Soldiers of Charlie Company, 5th Battalion, 20th Infantry took part in Operation Sykes Hammer and patrolled the streets of Tal Afar, August 2004. They worked with the Iraqi National Guard in executing cordon and search operations in the neighborhoods of Tal Afar, which was successful in detained personnel, weapons and propaganda materials. In one year, the battalion operated in a larger area than what they had expected prior to coming to Iraq. The 3rd Brigade as a whole were called on to support major operations when violence heated up in Al Kut, Tal Afar and Najaf. After coming home and going through their second reset the infantrymen of 5th Battalion deployed with the 3rd BDE, 2nd Infantry Division from June 2006 to October 2007.

Sykes' Regulars deployed from Ft. Lewis, WA to Camp Buehring, Kuwait. While at Camp Buehring Charlie Company was detached to 1-14 CAV. Task Force 1-14 later deployed from Camp Buerhing to Baghdad, Iraq where they spent the deployment bringing stability and security to the capital city. The rest of the Regulars deployed from Camp Buerhing to Mosul, Iraq relieving the 1st Battalion, 17th Infantry Regiment (Buffaloes) of the 172nd Infantry Brigade (SBCT). While in Mosul, Task Force 5-20 Infantry was responsible for western Mosul, Hammam Al-Alil, and the rural area west of Mosul. While in Mosul Bronco Troop, 1-14 CAV became task organized to 5-20 Infantry in Kuwait in exchange for Charlie Company. In November 2006 the Regulars received orders to move from Mosul to Baghdad. In late November 2006, TF 5-20 Infantry conducted a ground assault convoy from Mosul to Taji, Iraq.

Immediately upon arriving to Taji, the TF 5-20 Infantry launched into al-Anbar province to conduct search and rescue operations in support of a downed aircraft. TF 5-20 Infantry returned to Baghdad and began extensive operations throughout MND-B under 3-2 SBCT, 2-2 IBCT, and other MND-B maneuver forces. During Operation Arrowhead Strike, TF 5-20 Infantry worked with the units from 2-2 IBCT, marking the first time since the Korean War that two brigades from the 2nd Infantry Division operated jointly in combat operations.

In March 2007, the Regulars moved to FOB Warhorse located within the volatile Diyala Province in support of Operation Orange Justice. During this operation, TF 5-20 Infantry, working under 3-1 CAV BDE, grew to include Apache and Bone Companies 1-12 CAV. This Task Force encountered their toughest fight in Baqubah as they cleared terrorist from al-Qaeda’s self-declared capital of the Islamic State of Iraq. In the process, TF 5-20 Infantry liberated the people of Buhriz and Tahrir, thus winning the support of significant local leaders.[citation needed]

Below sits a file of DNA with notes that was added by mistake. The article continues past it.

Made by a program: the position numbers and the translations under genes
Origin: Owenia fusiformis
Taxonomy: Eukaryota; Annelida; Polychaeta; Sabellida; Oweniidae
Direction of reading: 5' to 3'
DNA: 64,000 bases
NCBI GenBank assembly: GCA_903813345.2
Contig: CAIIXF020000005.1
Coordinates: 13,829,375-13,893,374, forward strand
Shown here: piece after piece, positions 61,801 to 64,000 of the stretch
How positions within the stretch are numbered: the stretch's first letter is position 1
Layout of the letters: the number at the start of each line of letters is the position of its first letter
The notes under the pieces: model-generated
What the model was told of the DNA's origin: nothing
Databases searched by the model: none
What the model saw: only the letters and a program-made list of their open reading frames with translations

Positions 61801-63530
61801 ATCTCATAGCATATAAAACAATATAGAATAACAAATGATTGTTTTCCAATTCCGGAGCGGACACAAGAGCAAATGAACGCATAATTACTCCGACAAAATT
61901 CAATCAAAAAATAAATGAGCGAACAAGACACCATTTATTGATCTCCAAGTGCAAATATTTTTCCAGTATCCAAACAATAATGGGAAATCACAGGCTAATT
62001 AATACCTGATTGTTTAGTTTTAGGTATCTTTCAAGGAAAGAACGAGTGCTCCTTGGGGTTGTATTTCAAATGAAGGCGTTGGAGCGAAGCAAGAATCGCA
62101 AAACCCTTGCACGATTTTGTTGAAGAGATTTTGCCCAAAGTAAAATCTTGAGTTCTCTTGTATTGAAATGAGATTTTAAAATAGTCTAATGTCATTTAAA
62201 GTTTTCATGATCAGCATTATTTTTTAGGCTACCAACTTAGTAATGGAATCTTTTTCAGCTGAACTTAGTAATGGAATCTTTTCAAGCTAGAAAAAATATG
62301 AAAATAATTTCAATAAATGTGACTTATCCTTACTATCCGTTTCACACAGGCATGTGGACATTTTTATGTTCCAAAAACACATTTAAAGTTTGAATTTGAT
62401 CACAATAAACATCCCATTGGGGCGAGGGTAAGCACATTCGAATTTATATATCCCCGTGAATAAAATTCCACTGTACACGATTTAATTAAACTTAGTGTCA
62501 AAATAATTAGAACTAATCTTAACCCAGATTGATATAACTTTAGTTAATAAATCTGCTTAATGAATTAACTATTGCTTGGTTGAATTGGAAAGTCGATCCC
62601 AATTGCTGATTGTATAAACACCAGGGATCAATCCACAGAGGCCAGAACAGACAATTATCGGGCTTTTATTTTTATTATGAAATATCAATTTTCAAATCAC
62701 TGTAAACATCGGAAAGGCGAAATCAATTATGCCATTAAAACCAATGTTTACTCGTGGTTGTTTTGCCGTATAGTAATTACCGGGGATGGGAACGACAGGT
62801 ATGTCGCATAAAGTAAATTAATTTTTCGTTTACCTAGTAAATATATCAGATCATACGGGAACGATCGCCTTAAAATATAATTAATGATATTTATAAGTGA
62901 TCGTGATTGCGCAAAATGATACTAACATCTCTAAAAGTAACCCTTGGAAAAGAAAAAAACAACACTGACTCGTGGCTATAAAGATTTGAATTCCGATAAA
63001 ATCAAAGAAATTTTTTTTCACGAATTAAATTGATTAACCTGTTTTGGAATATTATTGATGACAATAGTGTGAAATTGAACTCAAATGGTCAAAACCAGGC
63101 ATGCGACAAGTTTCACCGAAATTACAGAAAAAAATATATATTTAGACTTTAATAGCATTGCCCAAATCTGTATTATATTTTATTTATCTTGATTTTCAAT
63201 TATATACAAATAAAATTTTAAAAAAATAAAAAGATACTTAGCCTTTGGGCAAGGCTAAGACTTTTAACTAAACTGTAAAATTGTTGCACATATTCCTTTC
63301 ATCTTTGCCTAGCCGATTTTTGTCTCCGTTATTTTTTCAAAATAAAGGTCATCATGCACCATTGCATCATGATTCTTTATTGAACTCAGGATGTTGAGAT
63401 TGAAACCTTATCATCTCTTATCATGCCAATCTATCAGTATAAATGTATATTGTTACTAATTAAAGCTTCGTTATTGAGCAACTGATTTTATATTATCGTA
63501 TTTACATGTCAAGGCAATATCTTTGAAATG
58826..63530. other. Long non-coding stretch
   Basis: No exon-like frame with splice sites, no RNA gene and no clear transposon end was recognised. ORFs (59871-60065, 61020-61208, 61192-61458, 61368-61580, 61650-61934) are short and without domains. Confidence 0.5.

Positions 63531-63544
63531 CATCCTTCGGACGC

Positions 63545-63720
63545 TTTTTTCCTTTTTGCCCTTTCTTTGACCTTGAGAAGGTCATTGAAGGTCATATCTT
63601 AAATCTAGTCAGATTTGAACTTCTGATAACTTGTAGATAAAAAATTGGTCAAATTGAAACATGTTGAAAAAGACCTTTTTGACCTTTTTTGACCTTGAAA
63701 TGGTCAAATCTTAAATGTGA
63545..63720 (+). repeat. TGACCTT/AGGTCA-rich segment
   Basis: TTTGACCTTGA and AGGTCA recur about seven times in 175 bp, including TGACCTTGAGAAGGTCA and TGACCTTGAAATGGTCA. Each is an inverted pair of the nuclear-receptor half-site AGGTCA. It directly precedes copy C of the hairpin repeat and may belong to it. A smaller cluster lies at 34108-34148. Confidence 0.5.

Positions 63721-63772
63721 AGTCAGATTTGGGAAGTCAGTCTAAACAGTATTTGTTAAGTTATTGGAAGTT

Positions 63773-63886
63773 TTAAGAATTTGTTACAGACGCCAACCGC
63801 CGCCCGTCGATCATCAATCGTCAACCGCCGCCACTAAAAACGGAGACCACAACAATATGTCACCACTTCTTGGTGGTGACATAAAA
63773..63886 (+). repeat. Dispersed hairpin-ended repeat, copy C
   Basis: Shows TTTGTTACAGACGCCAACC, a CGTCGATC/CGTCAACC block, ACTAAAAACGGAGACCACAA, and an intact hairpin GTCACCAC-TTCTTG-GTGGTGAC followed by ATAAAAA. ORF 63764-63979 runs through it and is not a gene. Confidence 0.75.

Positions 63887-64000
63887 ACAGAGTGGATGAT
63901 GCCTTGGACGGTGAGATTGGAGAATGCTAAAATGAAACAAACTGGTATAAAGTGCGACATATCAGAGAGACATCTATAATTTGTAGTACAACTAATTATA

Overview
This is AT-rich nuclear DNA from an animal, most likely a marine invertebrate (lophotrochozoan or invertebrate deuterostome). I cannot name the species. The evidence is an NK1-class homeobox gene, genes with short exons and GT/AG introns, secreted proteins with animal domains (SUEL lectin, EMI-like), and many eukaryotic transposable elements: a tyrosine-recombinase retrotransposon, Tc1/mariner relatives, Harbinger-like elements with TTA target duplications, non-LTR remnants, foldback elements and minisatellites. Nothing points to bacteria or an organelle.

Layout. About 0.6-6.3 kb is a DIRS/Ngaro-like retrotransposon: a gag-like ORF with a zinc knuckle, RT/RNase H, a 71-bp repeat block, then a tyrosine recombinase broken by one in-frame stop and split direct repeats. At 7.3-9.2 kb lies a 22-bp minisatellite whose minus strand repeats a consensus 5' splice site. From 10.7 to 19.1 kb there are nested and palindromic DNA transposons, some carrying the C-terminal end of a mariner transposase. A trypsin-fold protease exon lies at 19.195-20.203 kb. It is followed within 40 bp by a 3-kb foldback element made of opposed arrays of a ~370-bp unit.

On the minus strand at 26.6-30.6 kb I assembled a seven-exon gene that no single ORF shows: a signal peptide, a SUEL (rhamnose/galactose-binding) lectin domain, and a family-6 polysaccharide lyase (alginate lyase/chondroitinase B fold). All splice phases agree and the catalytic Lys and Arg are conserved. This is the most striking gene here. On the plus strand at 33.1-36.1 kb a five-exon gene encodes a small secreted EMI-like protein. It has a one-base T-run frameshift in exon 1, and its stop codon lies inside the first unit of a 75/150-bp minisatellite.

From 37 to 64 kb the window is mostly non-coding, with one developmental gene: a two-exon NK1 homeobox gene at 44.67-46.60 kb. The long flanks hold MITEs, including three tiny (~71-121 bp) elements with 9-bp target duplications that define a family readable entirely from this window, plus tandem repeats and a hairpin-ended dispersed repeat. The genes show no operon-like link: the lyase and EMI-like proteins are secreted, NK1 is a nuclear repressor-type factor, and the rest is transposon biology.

In June 2007, 3-2 SBCT, with 5-20 Infantry leading the way conducted a RIP/TOA (relief in place / transfer of authority) with 3-1 HBCT and assumed responsibility for Baqubah. This change in leadership lead to Operation Arrowhead Ripper, during which through close fighting and the employment of joint firepower, TF 5-20 Infantry routed al-Qaeda from Baqubah. During this time the Regulars, in addition to their combat duties, conducted humanitarian missions to help the citizens of Baqubah. Simultaneously while conducting humanitarian aid to the citizens of Baqubah, the TF 5-20 Infantry also conducted SASO to promote the confidence and proficiency of the Iraqi Security Forces stationed in the area.

The Regulars of 5th Battalion returned home over the span of three months beginning in August 2007. The last Regular returned to Fort Lewis on 7 November 2007.

Upon redeployment to Ft. Lewis, WA, LTC Bruce P. Antonia relinquished command to LTC Mitchell L. Rambin on 7 November 2007. After a period of reset and re-integration, the Regulars' Attack Company and battalion headquarters were tasked with representing the United States at the annual Cooperative Spirit exercise at Hohenfels, Germany in September 2008. These Regular elements trained alongside other units from the United Kingdom, Canada, Australia and New Zealand. The Regulars were commended for their superior performance during this exercise.[citation needed] Following this, the Regulars began a series of training events at Ft. Lewis and Yakima Training Center to prepare them for their upcoming deployment, culminating in platoon live-fire exercises at Yakima in February 2009. Immediately following, the Sykes’ Regulars headed to the National Training Center at Ft. Irwin, CA to conduct their final training event before deployment. Once again, the Regulars got top marks for their performance.[citation needed]